Kemondre Taylor, a junior and leadership studies minor, was a LEAD 212 student this past summer. Taylor shared that the opportunity to be involved with the Special Olympics has allowed him to step out of his comfort zone and grow as a leader. “As a leader in my community, I have always struggled with being inclusive. This class has taught me how to step out of my comfort zone and include others, not only during class but also helping at volleyball practice and the Indoor Fun Night.”
At the end of the summer, the LEAD 212 students had an opportunity to write a letter to an athlete that had an impact on them. Julie Snyder, a freshman and leadership studies minor shared the following touching message to one of the athletes:
“From you I have learned to be happy in all that I do, to laugh at my mistakes, to introduce myself to everyone to make more friends, and lastly to get excited about everything and to make life fun. Thank you for giving me the opportunity to see you do what makes you happy because you have inspired me to do the same thing. You have also inspired me to come up to one of you at the softball games and use the skills you taught me to make a new friend.”
The partnership with the Manhattan Special Olympics gives our students a chance to live out the Staley School mission statement of “Developing knowledgeable, ethical, caring, inclusive leaders for a diverse and changing world.”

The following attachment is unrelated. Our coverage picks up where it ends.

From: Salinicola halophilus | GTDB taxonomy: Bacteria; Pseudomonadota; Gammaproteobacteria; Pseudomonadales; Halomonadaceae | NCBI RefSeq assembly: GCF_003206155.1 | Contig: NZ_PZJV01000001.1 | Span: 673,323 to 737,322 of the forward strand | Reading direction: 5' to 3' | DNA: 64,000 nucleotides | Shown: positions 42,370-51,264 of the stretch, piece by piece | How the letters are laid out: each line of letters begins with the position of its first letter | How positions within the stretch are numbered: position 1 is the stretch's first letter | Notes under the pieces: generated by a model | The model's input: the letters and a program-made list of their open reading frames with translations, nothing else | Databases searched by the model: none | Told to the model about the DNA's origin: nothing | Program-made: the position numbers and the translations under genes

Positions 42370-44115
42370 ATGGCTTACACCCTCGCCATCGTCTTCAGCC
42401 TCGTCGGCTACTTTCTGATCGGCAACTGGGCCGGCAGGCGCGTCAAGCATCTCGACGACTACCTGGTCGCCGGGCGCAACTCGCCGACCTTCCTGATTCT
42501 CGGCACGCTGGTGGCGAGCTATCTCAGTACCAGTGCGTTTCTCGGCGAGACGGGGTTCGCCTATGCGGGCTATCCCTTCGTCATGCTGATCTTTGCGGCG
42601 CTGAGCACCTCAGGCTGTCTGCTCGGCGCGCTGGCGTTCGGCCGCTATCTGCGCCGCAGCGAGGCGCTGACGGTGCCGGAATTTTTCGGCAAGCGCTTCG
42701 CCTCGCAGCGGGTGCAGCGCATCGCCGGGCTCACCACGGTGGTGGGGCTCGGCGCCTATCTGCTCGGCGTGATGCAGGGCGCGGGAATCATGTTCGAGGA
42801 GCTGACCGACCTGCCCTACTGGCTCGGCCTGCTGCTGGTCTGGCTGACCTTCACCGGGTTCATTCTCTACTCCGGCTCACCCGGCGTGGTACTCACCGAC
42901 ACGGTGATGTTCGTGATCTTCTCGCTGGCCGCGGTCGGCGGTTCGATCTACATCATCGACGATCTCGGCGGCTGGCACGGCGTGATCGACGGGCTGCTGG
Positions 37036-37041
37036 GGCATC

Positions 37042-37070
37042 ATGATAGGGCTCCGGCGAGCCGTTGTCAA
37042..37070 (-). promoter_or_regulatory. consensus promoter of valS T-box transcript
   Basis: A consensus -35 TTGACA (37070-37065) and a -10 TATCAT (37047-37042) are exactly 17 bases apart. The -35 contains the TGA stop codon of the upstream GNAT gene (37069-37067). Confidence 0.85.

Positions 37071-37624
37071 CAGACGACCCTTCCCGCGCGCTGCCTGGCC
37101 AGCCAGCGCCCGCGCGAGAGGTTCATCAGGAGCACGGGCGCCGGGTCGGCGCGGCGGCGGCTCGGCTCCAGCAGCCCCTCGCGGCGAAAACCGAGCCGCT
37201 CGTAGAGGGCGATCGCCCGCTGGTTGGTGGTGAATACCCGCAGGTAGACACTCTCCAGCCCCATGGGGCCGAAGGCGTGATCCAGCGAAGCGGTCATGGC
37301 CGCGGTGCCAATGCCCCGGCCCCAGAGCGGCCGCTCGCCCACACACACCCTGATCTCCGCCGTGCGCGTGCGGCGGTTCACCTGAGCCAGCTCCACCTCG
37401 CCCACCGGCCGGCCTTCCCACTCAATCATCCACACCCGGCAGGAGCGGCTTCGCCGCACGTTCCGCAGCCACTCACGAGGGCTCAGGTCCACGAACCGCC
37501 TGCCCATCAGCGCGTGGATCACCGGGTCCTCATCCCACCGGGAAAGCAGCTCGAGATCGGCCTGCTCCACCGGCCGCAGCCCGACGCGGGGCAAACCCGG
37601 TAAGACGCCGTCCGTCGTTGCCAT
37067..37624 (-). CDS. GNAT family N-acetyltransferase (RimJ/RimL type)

“Our students have an opportunity to exercise leadership, build connections, engage across difference, and connect with the community they live in,” said Andy Wefald, a LEAD 212 Instructor. “The Special Olympic athletes get a chance to know our students and participate in various activities that foster lasting connections and relationships. Together we believe this partnership models the kind of partnership that benefits everyone involved and provides opportunities for both groups to make progress on their organizations goals.”
“Anytime we can engage in learning outside the classroom walls, students gain more than just academic content, they gain friendships which further supports that leadership is a relationship,” said Finnegan.
For those interested in being a coach for the Special Olympics or exploring additional ways to get involved, contact Kim Schnee at 785-410-0822. To stay updated on volunteer opportunities, follow Manhattan Special Olympics on Facebook.
Watch the 2018 Indoor Fun Night recap here.